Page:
Research Investigates Prevalence of Media Education in Rochester-Area Schools
Study looks at variety of and funding for media literacy programming for K-12 students
Aug. 18, 2009
by William Dube
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A new study of Rochester area schools by Lydia Palmer, a Penfield resident and master’s student at Rochester Institute of Technology, shows that while most schools offer some form of media education programming, implementation and oversight are erratic.
In addition, teachers are generally interested in increasing media literacy programming but funding and assistance from the administration are key limiting factors. There is also a lack of training for teachers conducting media literacy courses.
Palmer, a communication and media technologies major in RIT’s Department of Communication, conducted interviews with staffers and educators at Rochester schools spanning 16 grades in three levels—elementary, middle and high school.
“This research project came out of my own concerns, as the mother of a school-age child, surrounding the level and quality of media education available in our schools,” Palmer says. “With the explosion of the Internet and other media in children’s lives, it is imperative that students have both a strong technical understanding of media tools and the knowledge to understand the messages being produced and disseminated.”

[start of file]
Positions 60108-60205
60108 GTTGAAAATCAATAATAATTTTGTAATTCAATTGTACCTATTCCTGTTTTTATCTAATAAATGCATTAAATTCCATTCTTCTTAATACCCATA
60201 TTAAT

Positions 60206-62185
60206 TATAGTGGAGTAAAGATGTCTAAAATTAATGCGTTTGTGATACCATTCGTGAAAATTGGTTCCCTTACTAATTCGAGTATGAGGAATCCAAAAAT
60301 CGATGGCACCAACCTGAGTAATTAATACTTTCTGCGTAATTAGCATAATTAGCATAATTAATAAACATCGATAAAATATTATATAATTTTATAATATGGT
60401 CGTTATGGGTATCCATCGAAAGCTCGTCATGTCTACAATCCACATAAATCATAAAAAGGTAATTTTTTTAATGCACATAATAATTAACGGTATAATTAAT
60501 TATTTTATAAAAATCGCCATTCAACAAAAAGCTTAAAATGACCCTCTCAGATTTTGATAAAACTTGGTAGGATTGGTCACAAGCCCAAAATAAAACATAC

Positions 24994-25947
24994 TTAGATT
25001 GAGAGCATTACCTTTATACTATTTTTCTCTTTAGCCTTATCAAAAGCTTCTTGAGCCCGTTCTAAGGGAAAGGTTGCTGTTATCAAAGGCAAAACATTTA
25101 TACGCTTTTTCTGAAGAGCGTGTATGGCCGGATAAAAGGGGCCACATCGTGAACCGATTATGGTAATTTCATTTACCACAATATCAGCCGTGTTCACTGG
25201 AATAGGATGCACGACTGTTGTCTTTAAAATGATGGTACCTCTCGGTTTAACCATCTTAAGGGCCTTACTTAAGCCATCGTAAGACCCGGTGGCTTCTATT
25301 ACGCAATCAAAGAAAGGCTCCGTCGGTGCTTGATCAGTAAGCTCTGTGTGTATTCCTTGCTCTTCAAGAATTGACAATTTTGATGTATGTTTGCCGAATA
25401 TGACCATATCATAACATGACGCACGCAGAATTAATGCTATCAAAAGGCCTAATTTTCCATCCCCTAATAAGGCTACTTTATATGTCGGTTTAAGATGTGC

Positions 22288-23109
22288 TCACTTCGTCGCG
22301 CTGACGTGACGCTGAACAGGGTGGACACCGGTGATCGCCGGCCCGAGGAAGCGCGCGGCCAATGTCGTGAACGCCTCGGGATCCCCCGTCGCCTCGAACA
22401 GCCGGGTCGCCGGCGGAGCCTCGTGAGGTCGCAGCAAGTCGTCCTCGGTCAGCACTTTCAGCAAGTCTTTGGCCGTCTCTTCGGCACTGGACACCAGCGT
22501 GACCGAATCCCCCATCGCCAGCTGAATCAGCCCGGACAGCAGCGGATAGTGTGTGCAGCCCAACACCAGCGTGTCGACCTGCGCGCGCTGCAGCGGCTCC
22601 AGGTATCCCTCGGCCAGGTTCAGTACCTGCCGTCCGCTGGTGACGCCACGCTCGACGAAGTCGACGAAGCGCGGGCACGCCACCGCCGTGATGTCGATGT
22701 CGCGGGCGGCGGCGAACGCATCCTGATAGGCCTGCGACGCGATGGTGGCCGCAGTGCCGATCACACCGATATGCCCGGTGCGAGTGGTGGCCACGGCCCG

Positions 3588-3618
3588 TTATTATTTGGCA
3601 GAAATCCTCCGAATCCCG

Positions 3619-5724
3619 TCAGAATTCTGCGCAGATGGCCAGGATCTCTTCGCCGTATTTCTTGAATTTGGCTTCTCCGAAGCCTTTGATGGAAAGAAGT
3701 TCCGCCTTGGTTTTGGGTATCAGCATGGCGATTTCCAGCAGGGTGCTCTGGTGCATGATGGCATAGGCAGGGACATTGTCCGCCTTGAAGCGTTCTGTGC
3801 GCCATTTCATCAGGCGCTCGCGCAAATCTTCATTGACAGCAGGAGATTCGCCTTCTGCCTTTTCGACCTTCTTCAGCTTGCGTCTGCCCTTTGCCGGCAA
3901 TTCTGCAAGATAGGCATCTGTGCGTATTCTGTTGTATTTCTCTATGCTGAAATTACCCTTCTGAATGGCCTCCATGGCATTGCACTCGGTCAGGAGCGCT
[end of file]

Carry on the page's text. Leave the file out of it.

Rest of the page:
Palmer’s recommendations to improve media education include selecting a single individual at each school to coordinate programs, expanding library media programs in consort with classroom efforts and developing comprehensive metrics to evaluate success of media literacy efforts.
She hopes the data will assist Rochester-area schools in improving media education curricula while also informing additional studies on the implementation of media literacy programming in K-12 education.
“Media literacy is already an important component of most educational institutions, but the quality and consistency of programming varies widely,” Palmer notes. “It is my hope this study will help inform policy and curricula decisions surrounding media education funding and development both in Rochester and throughout the nation.”